American Journal of Microbiological Research
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American Journal of Microbiological Research. 2014, 2(6), 224-226
DOI: 10.12691/ajmr-2-6-9
Open AccessArticle

Detection of Cryptosporidium oocyts in Commonly Consumed Fresh Salad Vegetables

Md. Jiaur Rahman1, Md. Aminul Islam Talukder2, Md. Farid Hossain1, Md. Sultan Mahomud3, M. Atikul Islam4 and Md. Shamsuzzoha4,

1Department of Food Processing and Preservation, Hajee Mohammad Danesh Science and Technology University, Dinajpur, Bangladesh

2Department of Agricultural chemistry, Hajee Mohammad Danesh Science and Technology University, Dinajpur, Bangladesh

3Department of Food Engineering and Technology, Hajee Mohammad Danesh Science and Technology University, Dinajpur, Bangladesh

4Department of Chemistry, Hajee Mohammad Danesh Science and Technology University, Dinajpur, Bangladesh

Pub. Date: December 23, 2014

Cite this paper:
Md. Jiaur Rahman, Md. Aminul Islam Talukder, Md. Farid Hossain, Md. Sultan Mahomud, M. Atikul Islam and Md. Shamsuzzoha. Detection of Cryptosporidium oocyts in Commonly Consumed Fresh Salad Vegetables. American Journal of Microbiological Research. 2014; 2(6):224-226. doi: 10.12691/ajmr-2-6-9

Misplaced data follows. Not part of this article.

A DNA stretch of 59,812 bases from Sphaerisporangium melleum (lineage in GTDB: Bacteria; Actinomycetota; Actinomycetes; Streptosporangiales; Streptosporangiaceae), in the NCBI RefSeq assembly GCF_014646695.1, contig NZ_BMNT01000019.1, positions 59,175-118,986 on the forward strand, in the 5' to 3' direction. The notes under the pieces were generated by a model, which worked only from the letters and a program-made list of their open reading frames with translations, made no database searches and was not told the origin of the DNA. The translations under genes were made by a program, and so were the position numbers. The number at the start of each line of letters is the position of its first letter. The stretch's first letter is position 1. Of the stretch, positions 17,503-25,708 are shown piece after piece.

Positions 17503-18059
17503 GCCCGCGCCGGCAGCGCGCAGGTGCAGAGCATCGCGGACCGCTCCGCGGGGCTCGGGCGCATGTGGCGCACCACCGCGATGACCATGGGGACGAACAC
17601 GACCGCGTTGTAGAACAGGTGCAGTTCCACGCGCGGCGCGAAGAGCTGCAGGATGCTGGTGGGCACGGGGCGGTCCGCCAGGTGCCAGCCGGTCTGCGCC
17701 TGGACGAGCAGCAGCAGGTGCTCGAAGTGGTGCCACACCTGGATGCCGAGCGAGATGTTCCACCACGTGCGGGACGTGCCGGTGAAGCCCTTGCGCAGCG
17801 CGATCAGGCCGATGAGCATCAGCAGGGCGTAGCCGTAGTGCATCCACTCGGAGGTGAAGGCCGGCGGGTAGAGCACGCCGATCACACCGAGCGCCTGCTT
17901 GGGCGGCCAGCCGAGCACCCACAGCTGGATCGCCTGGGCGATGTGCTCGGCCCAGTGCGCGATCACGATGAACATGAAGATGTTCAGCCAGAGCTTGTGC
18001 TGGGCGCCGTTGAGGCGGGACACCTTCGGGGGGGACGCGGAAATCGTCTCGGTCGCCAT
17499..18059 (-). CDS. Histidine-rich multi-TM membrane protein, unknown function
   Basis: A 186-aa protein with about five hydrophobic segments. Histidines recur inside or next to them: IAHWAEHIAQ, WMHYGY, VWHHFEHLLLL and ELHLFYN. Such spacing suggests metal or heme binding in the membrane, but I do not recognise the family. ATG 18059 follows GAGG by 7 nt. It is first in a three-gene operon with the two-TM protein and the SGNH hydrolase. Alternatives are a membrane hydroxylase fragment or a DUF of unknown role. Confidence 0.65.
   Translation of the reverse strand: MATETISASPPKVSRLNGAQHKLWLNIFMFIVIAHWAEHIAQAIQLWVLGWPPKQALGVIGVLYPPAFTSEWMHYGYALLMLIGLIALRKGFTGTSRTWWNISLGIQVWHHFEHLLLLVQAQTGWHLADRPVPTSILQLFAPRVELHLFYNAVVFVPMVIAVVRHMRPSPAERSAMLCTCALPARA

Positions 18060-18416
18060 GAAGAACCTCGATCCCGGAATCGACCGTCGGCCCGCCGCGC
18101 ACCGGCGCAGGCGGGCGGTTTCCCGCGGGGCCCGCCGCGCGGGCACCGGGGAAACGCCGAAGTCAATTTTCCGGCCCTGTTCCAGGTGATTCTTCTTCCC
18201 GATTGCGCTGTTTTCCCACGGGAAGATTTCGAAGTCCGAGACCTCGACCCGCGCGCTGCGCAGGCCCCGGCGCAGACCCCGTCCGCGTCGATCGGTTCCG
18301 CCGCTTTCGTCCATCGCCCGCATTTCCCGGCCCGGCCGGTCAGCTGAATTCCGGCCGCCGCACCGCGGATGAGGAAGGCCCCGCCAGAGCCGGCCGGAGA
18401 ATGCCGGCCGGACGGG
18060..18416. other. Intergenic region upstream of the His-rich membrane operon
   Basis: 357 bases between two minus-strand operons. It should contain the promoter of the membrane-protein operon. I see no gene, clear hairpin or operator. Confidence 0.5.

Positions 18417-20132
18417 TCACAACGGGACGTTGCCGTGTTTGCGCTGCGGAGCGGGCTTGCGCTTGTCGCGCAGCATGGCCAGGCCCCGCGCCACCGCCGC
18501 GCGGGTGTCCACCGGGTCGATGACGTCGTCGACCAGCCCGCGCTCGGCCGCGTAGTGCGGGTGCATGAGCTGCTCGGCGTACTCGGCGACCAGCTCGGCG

Abstract

The aim of this study was to determine the degree of contamination caused by Cryptosporidium oocyts in regularly consumed salad vegetables sold at various wholesale and retail markets in northern part of Bangladesh. A total number of 165 samples of salad vegetables collected from different wholesale and retail markets were examined for detection of Cryptosporidium oocysts using sucrose flotation medium of 1.18 specific gravity and Ziehl Neelsen staining technique with some modifications. Cryptosporidium oocysts were detected in 47 (30%) of the total examined samples. About 40 Tomato, 35 Cucumber, 20 Lettuce, 35 Carrot and 35 Mint’s leaf samples were examined while Lettuce had the highest (40%) contamination rate followed by Tomato (32.5%), Carrot (31.4%), Cucumber (25.7%), and Mint’s leaf (22.8%). There was no significant difference (x2 = 2.278; p <0.05) among occurrences of Cryptosporidium oocysts in usually consumed salad vegetables sold at market. This study has shown that salad vegetables sold at wholesale and retail markets in northern part of Bangladesh are contaminated with Cryptosporidium oocysts, may pose a health risk to consumers of such products. This reveals food safety and significance of public health.

Keywords:
salad vegetables Cryptosporidium oocysts food safety northern Bangladesh

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